This is a continuation of my Face Book discussion with Bob and Kate Gladstone.
On 1.7.2015 Kate Gladstone had written in Bob’s face book page: "Actually, I've met seriously struggling readers who could churn out page after page of impeccable cursive or ball-and-stick printing ... and who could not read even what they had just copied."
My Response: I believe the above statement by Kate is what they call as truism. It is obvious. If I give Kate a passage in Tamil and ask her to churn out page after page which she does impeccably and then ask her to read what she has written will she be able to write?
Bob Rose The best indicator of future reading success is the ability of kids to name random alphabet letters quickly. Many studies have shown that handwriting is the best way to teach letter names, so I don't see how this can hurt. I'm sorry if this opinion offends you, which I don't mean to do.
My Response: Handwriting may be one of the ways and may even be the best way to teach letter names but does it mean it leads to fluent reading? Of course not!
Kate Gladstone I see kids (and grown ups) who are whizzes at rapidly naming alphabet letters... and who cannot read, other than naming letters rapidly.
My response:I agree with Kate’s statement.
Bob Rose Luqman: I'm glad you agree. It's said that things often have negative unforeseen consequences, but I can't see any problem with teaching youngsters to write the alphabet well, and who knows, with all that's written about "haptics" these days, maybe it would even help reduce the percentage of "dyslexics".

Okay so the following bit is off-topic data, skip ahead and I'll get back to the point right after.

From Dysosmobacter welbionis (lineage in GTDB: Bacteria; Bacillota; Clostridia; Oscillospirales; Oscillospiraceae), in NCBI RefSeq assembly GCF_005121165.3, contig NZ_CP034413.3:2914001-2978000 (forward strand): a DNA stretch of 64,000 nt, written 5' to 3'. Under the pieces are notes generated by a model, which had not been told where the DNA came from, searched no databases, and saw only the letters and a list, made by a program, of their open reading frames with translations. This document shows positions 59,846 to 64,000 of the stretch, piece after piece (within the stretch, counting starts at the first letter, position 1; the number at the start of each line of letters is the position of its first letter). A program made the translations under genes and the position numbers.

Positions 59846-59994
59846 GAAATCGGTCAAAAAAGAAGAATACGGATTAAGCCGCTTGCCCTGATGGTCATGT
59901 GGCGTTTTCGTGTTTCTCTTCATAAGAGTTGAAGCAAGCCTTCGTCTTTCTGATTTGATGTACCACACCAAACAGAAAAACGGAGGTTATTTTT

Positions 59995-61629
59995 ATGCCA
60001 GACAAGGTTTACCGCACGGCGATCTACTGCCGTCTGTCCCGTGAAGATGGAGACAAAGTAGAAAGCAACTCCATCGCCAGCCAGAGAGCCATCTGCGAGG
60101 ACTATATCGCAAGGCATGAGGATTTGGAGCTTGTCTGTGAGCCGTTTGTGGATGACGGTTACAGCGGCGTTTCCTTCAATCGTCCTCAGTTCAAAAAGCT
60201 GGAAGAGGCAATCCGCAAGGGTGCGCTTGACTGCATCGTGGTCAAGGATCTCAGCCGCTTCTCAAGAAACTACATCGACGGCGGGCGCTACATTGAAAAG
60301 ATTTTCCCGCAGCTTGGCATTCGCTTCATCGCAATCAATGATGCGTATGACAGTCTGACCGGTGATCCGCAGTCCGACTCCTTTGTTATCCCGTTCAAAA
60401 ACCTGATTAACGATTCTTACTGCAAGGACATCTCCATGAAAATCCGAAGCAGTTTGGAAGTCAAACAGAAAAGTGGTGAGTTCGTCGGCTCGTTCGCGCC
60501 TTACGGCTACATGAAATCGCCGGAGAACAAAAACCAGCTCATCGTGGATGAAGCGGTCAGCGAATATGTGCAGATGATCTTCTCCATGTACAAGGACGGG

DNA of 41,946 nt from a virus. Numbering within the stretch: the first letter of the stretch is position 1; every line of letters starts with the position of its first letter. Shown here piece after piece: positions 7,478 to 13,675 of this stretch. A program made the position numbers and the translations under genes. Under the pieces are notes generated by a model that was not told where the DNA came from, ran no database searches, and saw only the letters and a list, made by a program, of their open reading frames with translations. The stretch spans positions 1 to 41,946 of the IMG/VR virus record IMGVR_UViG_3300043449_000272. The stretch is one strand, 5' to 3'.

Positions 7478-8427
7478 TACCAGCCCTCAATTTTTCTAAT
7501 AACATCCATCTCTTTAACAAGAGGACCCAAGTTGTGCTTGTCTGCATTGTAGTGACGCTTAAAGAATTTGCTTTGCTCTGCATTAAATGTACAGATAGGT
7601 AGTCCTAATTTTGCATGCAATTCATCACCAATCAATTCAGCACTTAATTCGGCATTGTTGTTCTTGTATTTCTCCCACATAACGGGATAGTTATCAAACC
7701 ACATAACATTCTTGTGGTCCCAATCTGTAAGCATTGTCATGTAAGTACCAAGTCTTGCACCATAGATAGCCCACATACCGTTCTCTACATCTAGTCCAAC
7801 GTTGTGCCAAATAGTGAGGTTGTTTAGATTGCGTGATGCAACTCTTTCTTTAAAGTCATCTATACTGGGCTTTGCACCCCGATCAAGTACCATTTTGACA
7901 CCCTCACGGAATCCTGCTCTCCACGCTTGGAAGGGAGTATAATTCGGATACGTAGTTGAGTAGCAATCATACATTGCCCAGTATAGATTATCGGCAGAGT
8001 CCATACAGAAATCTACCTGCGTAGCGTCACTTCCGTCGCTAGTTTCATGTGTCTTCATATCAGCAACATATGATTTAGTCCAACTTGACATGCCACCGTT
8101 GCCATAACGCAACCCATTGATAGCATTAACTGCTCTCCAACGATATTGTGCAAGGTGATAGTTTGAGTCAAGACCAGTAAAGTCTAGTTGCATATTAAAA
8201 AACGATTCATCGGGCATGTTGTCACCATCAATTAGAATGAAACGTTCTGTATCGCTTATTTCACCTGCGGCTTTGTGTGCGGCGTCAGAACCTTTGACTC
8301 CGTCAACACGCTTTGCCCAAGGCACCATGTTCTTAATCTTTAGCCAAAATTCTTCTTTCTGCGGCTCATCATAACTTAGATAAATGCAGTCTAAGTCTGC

My Response: Youngsters should be taught to write the alphabets well. BUT, to say it will reduce the percentage of ‘dyslexics’ is unacceptable.
Bob Rose Kate: you may write that rapid letter naming isn't wonderful, but Marilyn Jager Adams has written that it's the best predictor of future reading success, and a psychologist once emailed me that reading failures are uncommon among rising first-graders with RAN/letters over 40.
My response: So what? Marilyn Jager Adams does not know what she is saying. Just because she is a Ph.D holder it does not mean that whatever she writes must be correct. Bob, for goodness sake listen to what Kate has been telling you all this while. Kate ought to know more about handwriting than does Marilyn.She has had personal experience in handwriting and asking kids to read.
Why are you so adamant about some study you did a long time ago which was probably not even done scientifically.
Luqman Michel Hand writing will help to anchor sounds of alphabets and meaning of words. PERIOD. To say it will reduce 'dyslexics' is carrying it a bit too far. Wait for my next post and I will try and explain and please promise that you will read it with an open mind.
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